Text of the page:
Evan Logan/INPHO Finn Harps manager Ollie Horgan taking photos with fans after a game.
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The Finn Harps ride, the Olympic experience of Kamila Valieva and the week's best sportswriting
Enjoy a selection of some of our favourite pieces published elsewhere over the last seven days.

1. Their chances rest with a 53-year-old secondary school teacher from Salthill, Co Galway. Manager Ollie Horgan is a near-mythical figure in League of Ireland lore. Wild-eyed, beak-nosed and with an untamed blonde mullet more typical of a Dusseldorf heavy metal club, he is famously bellicose on the sideline, doom-laden about his own team’s chances and, even in domestic football’s cavalcade of quirk, an absolute original.

Is it true that he can play Beethoven expertly on piano? That he can conjure mathematics theorems as readily as training drills? That he steals from country to country in the close season like a sort of shadowy BFG, whispering sweet nothings into the ears of troubled professionals who suddenly find themselves spirited away to European football’s north-west frontier?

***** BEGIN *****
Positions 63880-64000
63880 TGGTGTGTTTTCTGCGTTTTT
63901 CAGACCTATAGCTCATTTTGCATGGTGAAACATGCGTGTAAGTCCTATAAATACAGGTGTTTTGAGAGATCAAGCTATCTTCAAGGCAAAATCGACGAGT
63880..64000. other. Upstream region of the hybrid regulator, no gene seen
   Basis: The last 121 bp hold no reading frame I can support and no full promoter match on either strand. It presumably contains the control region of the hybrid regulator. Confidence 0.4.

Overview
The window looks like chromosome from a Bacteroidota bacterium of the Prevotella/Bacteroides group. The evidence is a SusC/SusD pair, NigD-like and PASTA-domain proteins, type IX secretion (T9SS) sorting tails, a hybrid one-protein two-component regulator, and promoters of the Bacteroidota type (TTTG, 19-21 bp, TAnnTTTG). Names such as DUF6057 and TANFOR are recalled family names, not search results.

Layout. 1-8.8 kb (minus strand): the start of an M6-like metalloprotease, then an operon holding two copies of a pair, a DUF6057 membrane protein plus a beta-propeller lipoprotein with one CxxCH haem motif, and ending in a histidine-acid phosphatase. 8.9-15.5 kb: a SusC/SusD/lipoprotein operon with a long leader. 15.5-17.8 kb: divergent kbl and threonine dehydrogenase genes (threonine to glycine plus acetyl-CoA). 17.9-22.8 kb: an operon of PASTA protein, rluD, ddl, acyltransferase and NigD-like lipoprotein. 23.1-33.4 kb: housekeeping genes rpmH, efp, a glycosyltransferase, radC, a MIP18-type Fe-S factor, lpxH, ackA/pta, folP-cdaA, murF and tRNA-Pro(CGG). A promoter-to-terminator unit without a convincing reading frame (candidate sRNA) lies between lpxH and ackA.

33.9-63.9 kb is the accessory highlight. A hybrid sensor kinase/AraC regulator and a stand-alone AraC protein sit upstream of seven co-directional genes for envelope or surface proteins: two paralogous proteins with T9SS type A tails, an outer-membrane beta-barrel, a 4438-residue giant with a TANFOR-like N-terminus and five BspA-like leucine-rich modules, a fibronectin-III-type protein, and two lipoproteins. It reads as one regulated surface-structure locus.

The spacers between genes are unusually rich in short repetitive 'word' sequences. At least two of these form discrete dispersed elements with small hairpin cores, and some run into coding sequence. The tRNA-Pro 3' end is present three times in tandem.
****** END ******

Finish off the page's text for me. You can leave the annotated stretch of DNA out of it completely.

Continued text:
Yes, all these things are true. Well, probably. This is, after all, a club who listed among their trialists in a pre-season friendly the WWE wrestler Rey Mysterio. Rather than a masked, muscle-bound grappler, the player turned out to be a journeyman Croatian striker called Filip Mihaljevic. 

‘Glamour, no. But with Finn Harps the ride is always interesting,’ writes Tommy Martin for The Irish Examiner.

2. A few months back, a fellow expert angler and I invested in a small boat. I know it’s dodgy to assume anyone’s pronouns these days but I’m going to call the boat ‘her’ for handiness.

The day after we bought it, I happened to mention it in passing to someone, who quickly came up with a pronoun of his own: We were, he said, a pair of ‘thundering eegits’.

“You know what BOAT stands for?” he asked, rhetorically. I awaited the killer punchline. “Bring On Another Thousand!” he howled.